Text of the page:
October 5, 2020
Breastfeeding is one of the most beautiful and natural ways to feed a baby; however, there are many misconceptions surrounding it.
I want to talk about these myths because too often, moms are nervous, scared, or simply misinformed about how important it is.
Keep reading for 7 misconceptions about breastfeeding and the much-needed truths behind them.
7 Misconceptions About Breastfeeding
Although babies begin practicing the sucking and swallowing in the womb, breastfeeding is actually a learned behavior. This means it is a skill like any other that will take practice and consistency. Yes, it can be frustrating – especially during the most emotionally fragile time in a moms life, but it is worth the try. You can go to this website and ensure that you have the right help when trying to breastfeed your newborn.
This actually couldn’t be further from the truth. Some of the smallest breasts can produce large amounts of milk. The capacity to which a woman produces milk solely relies on the milk-producing cells (breast tissue). The truth of the matter is breast size is determined by fat and has nothing to do with milk production.
Women’s bodies are made in unique shapes and forms, down to the nipple shape and size. For most women, the size of their nipple does not affect their child’s ability to nurse successfully. In other cases where nipple size may be a factor in a baby’s inability to properly latch, a lactation consultant can help provide techniques to help overcome the challenges.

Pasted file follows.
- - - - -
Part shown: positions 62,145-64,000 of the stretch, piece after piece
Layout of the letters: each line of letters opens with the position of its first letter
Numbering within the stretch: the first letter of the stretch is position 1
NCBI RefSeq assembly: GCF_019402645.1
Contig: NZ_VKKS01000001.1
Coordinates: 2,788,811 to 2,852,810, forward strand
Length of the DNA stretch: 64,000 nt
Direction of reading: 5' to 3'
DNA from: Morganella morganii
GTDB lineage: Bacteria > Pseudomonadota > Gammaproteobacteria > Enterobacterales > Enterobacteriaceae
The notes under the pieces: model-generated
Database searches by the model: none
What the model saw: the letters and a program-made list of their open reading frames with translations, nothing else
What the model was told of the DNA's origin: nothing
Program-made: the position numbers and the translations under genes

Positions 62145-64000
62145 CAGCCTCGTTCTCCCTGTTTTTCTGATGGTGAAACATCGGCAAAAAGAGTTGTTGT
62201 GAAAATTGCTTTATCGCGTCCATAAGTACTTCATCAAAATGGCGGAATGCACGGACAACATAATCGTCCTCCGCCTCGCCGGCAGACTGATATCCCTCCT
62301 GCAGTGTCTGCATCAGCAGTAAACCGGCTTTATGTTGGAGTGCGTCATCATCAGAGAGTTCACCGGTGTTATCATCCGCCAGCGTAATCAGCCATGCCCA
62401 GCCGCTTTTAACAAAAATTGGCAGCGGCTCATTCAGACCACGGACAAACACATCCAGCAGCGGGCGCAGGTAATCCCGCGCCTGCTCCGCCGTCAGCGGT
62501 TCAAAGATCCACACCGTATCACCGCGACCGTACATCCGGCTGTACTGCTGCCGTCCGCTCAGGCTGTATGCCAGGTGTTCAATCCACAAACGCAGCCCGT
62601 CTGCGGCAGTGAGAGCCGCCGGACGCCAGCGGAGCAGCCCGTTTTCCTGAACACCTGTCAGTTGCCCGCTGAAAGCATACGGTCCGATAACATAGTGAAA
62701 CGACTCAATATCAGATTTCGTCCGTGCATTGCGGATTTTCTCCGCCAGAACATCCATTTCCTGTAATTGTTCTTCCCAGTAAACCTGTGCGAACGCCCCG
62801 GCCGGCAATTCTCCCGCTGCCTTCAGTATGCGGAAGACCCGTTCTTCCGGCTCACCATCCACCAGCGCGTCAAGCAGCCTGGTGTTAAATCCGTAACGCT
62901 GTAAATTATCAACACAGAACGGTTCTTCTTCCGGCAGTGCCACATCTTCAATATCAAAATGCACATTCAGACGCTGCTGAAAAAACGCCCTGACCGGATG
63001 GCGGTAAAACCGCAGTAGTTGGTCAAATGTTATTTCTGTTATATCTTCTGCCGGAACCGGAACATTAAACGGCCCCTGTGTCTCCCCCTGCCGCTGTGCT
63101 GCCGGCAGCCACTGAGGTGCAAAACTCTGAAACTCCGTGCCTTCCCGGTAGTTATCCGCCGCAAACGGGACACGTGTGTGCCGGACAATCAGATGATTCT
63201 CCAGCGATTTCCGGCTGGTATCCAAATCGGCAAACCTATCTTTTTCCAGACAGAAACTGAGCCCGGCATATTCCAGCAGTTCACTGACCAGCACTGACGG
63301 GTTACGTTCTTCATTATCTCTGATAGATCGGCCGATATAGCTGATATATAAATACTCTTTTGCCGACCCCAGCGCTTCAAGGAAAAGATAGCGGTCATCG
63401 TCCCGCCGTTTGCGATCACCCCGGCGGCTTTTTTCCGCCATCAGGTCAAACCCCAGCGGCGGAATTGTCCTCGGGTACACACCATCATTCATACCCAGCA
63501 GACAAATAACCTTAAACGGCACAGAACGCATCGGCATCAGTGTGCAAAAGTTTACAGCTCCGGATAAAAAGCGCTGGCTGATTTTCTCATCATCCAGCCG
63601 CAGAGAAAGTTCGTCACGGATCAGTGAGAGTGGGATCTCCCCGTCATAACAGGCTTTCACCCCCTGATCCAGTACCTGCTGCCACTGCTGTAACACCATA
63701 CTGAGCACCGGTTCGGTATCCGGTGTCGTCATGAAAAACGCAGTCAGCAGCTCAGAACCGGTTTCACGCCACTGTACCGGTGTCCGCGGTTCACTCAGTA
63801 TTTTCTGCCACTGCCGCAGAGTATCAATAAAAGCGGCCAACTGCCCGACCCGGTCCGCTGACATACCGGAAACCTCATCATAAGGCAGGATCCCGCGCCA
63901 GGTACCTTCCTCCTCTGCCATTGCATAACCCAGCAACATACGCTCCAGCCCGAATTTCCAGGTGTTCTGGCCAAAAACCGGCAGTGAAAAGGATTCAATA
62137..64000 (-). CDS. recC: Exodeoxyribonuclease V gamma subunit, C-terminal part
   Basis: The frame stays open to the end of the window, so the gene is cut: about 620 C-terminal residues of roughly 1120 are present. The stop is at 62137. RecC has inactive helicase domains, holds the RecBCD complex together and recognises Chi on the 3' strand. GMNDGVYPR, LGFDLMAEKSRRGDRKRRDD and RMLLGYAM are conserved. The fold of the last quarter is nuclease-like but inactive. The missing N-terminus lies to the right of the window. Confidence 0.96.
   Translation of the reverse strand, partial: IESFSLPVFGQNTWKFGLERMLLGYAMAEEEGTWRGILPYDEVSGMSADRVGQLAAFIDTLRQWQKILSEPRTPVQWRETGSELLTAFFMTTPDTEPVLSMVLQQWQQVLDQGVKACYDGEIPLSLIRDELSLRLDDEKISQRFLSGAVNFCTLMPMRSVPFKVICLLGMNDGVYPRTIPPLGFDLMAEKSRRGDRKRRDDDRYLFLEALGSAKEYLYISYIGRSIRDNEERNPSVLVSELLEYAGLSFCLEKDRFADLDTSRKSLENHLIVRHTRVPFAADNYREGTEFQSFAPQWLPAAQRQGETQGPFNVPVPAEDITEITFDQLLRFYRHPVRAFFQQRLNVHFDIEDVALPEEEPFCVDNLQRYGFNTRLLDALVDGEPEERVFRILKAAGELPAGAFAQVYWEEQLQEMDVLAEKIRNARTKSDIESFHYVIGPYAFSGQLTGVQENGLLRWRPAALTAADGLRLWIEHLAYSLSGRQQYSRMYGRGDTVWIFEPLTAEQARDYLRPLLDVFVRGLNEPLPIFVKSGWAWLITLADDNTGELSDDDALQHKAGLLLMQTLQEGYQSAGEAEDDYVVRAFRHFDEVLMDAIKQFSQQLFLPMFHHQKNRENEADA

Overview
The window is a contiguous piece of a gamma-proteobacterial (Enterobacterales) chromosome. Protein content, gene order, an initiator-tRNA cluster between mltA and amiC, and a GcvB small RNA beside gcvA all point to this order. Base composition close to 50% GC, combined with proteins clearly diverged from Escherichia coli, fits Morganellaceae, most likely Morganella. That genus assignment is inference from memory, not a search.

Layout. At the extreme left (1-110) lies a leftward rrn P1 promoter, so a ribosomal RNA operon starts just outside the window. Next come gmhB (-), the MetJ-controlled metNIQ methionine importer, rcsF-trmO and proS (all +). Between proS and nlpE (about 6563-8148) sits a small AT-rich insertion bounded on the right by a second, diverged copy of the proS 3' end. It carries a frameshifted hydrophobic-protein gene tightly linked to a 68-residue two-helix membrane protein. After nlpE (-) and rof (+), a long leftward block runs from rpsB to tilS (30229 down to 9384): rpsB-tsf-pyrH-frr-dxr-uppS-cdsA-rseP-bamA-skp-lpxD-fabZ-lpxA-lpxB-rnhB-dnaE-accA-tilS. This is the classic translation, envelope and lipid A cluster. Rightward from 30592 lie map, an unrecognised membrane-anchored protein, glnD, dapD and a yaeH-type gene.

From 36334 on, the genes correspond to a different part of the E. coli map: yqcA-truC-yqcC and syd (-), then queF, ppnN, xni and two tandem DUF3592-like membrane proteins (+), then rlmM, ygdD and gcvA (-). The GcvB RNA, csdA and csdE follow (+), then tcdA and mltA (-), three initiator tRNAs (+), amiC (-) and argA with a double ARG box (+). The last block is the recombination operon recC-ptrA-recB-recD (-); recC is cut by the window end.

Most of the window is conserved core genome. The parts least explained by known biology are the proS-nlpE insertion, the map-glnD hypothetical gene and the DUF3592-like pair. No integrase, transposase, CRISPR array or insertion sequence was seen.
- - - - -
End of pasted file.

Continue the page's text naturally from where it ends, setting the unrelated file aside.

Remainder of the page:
Naturally, breastfeeding was designed to feel good, so having nipple pain isn’t actually normal. In the beginning stages of nursing, nipple is common due to the breast getting used to a little human being latching on it. However, if you experience toe-curling pain, needle-like sensations, and other soreness, those are indicators of deeper issues. Sometimes it is something as small as a latching issue or something more major, such as mastitis.
Most babies need to feed from both sides for a “well-balanced” meal. They may favor one side over the other whether it’s due to more production or finding comfort in the way mom holds him/her. Neglecting one side could cause the other breast to get engorged and become quite painful. Even if you choose to nurse predominantly from one, consider pumping the other one.
The American Academy of Pediatrics recommends that babies be fed every 2 to 3 hours (or about 8 to 12 times in a 24-hour period) during the first couple weeks of life. Beyond that, your baby will begin to show you cues of when they are hungry. So as for an actual schedule, your baby will put themselves on a natural one. You’ll notice this predictable pattern within just a few short weeks.
There are medications deemed not safe for women who are nursing, however, there are a lot that are okay. In most cases you can always find a safe substitute. Simply communicate with your doctor and let them know you are nursing. If you do have to take medication that is not safe for the baby, pump throughout the duration of taking it and discard the milk. Once the medication is out of your system, return to nursing again.
The journey of breastfeeding is just like any other. There are learning curves, bad moments, and good moments. The pros typically outweigh the cons, with the most important being providing your sweet bundle of joy with nourishment and sustenance.
If you find yourself frustrated, unable to get baby to latch properly, or would like better alternatives to the traditional way of breastfeeding, connect with a lactation consultant!
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